What got you interested in environmental economics?
- As an undergraduate I had an interest in both economics and environmentalism. The field of environmental economics seemed to merge the two interests.
What specific training did it require?
- I did four years of graduate school to get a PhD in economics. This included 2.5 years of course work and 1.5 years of dissertation work.
What was the most difficult part of your training? How did you get through it?
- The coursework was rigorous and writing the dissertation was a challenge. A dissertation requires an original idea and a lot of work.
How long have you been in the field?
- 26 years
What role does writing play in the field? What kinds of writing do you do?
- Writing is very important for an academic economist. I write a blog (www.env-econ.net), research papers and tons of emails that readers need to be able to understand.
How do you communicate with your coworkers?
- Mostly by email.
How much do you enjoy writing in your field?
- I enjoy writing very much, especially the blog.
How do you keep up with the latest studies in your field?
- In the old days I browsed journals in the library and photocopied the relevant articles. This took a long time and I still missed a lot of important work. These days, I search Google Scholar and the most relevant research papers are available on my desktop computer in a few minutes.
What texts influenced you or that you consider important in your field?
- These three books were important in graduate school and they are still on my shelf.
- Nicholson, Walter. Microeconomic Theory: Basic Principles and Extensions, 1985.
- Smith, V. Kerry. Environmental policy under Reagan's executive order: The role of benefit-cost analysis. 1984.
- Cummings, Ronald G., David S. Brookshire, and William D. Schulze. Valuing public goods: an assessment of the contingent valuation method." 1986.
What kind of hardships have you encountered in your job?
- It took me a long time to learn how to teach (somewhat) effectively. Also, I’ve been department chair at a UNC system institution during (a) the Great Recession (slow wage growth and reduced department budgets) and (b) a philosophical change about higher education in NC. Both of these have caused low morale amongst UNC system faculty.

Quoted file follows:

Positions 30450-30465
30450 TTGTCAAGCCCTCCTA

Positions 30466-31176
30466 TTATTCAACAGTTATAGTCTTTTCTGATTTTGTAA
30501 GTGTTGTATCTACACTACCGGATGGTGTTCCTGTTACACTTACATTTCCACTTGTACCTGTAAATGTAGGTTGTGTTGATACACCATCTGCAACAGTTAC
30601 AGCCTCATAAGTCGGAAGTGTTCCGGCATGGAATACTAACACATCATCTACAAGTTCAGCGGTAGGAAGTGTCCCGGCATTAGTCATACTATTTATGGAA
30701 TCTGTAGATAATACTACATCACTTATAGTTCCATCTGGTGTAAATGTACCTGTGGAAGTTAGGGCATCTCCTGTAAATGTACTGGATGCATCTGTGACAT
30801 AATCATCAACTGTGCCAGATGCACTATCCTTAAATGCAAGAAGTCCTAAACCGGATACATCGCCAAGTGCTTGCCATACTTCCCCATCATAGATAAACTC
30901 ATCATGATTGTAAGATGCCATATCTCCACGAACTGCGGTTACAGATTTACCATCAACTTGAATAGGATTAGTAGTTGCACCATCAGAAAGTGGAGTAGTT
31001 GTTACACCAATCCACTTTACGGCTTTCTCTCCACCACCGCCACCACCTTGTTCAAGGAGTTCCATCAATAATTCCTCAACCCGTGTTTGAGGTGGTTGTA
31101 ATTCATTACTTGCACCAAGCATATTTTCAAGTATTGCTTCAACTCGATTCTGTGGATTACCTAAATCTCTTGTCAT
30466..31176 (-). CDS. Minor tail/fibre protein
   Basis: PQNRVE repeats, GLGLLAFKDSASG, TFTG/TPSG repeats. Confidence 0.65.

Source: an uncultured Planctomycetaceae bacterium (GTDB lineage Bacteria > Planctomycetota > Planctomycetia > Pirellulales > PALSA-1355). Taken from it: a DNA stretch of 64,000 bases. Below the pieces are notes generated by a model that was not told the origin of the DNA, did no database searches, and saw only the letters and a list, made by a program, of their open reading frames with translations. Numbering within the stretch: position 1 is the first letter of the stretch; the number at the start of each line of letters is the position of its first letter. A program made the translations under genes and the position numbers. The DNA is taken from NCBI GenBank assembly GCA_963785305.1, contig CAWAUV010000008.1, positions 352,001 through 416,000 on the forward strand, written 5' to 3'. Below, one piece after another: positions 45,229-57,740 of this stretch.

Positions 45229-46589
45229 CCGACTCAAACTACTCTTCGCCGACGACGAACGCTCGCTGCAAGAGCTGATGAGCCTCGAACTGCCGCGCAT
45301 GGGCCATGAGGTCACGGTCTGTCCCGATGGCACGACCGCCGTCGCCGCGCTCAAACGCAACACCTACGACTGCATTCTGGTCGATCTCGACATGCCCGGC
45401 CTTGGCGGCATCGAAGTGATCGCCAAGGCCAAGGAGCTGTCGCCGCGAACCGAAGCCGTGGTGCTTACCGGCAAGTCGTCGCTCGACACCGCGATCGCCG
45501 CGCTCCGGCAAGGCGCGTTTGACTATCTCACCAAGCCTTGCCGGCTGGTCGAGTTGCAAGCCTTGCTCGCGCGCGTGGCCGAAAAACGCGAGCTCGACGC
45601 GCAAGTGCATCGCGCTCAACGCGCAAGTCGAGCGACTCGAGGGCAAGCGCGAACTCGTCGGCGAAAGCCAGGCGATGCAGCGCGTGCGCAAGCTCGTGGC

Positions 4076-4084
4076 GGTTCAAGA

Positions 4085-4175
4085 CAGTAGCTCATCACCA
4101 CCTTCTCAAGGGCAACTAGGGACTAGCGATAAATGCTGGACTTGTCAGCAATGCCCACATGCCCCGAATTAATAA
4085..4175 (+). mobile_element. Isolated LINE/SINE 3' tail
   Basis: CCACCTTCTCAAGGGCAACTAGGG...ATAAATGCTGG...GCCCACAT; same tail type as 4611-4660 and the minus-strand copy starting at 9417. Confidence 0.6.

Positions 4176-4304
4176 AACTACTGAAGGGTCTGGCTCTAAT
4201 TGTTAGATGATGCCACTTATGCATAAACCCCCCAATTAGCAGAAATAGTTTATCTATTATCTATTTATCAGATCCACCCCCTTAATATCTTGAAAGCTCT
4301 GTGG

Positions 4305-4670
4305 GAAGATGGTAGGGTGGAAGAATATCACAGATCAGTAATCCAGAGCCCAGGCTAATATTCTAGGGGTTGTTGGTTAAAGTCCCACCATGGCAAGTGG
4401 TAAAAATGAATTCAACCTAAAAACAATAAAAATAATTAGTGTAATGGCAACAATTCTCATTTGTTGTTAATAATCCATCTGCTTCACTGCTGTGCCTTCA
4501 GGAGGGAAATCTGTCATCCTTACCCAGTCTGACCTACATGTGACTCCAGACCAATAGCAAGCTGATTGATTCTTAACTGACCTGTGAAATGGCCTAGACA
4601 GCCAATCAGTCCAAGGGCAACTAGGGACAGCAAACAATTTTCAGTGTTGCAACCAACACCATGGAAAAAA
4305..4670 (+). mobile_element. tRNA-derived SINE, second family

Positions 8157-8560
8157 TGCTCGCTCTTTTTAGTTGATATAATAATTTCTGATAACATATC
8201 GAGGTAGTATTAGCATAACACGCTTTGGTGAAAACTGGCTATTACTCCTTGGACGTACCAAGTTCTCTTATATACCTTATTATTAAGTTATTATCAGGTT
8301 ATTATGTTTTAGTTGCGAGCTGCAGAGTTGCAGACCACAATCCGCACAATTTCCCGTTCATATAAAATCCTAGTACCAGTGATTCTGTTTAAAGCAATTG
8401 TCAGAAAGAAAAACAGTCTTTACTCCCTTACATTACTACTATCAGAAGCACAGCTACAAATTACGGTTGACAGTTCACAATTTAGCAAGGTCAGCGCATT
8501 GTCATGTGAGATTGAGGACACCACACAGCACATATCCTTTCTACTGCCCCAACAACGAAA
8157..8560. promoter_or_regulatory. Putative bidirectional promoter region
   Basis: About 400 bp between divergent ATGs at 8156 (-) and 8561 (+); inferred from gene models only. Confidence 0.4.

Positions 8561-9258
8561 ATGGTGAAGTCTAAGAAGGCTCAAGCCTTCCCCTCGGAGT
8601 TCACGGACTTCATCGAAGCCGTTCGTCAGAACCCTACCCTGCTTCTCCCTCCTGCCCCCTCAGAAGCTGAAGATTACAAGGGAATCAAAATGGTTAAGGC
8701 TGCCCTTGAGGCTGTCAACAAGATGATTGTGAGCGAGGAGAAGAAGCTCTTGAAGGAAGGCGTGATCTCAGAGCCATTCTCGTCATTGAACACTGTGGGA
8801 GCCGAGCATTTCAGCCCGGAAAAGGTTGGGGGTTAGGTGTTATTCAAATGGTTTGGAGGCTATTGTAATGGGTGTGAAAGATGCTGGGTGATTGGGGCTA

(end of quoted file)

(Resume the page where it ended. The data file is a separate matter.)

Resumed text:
- Working towards getting tenure was not always a pleasant experience. The phrase “publish or perish” is no joke.
What do you love about your job? What do you dislike about it?
- I love working with students, especially when they are doing research or when they exhibit something other than a strong dislike of economics. I love doing my own research, especially when one of my papers “hits” a good journal. I dislike the paperwork and daily avalanche of email that comes with being department chair.
What are the misconceptions people have about your field?
- One misconception about environmental economists is from the Wall Street Journal: "The right wing always suspects you of being a tree-hugging environmentalist and the left wing accuses you of being a money-grubbing capitalist." Source: Abboud, Leila, “Economist Strikes Gold In Climate-Change Fight,” Wall Street Journal
Take me through a typical day, week, project.
- Monday: Scramble to get ready for class. Teach from 11-12. Get ready for the rest of the classes that week.
- Tuesday: Get to work excited about doing research. Answer emails, go to meetings, talk to students. End up not working on research.
- Wednesday: Scramble to get ready for class. Teach from 11-12. Work on research.
- Thursday: Get to work excited about doing research. Answer emails, go to meetings, talk to students. End up not working on research.
- Friday: Get to work excited about doing research. Work on research. Teach from 11-12. Attend our department seminar from 2-3:30. Go to the Boone Saloon with the speaker.
Who would you consider a mentor for you? Who influenced or inspired you?
- My professor and dissertation advisor: Glenn Blomquist, Department of Economics, University of Kentucky.
How did you choose the specialization of environmental economics?
- I had an interest in both economics and environmentalism. The field of environmental economics seemed to merge the two interests. Luckily, the methods of analysis fit my abilities and I was able to find a niche in this specialized field.
Do you feel the need is growing for environmental economists? If so, how should we cater to this need?
- The need for environmental economists is growing with population growth and other factors that put pressure on the environment. The labor market for environmental economists likely has provided the correct signals to encourage people to go into the field.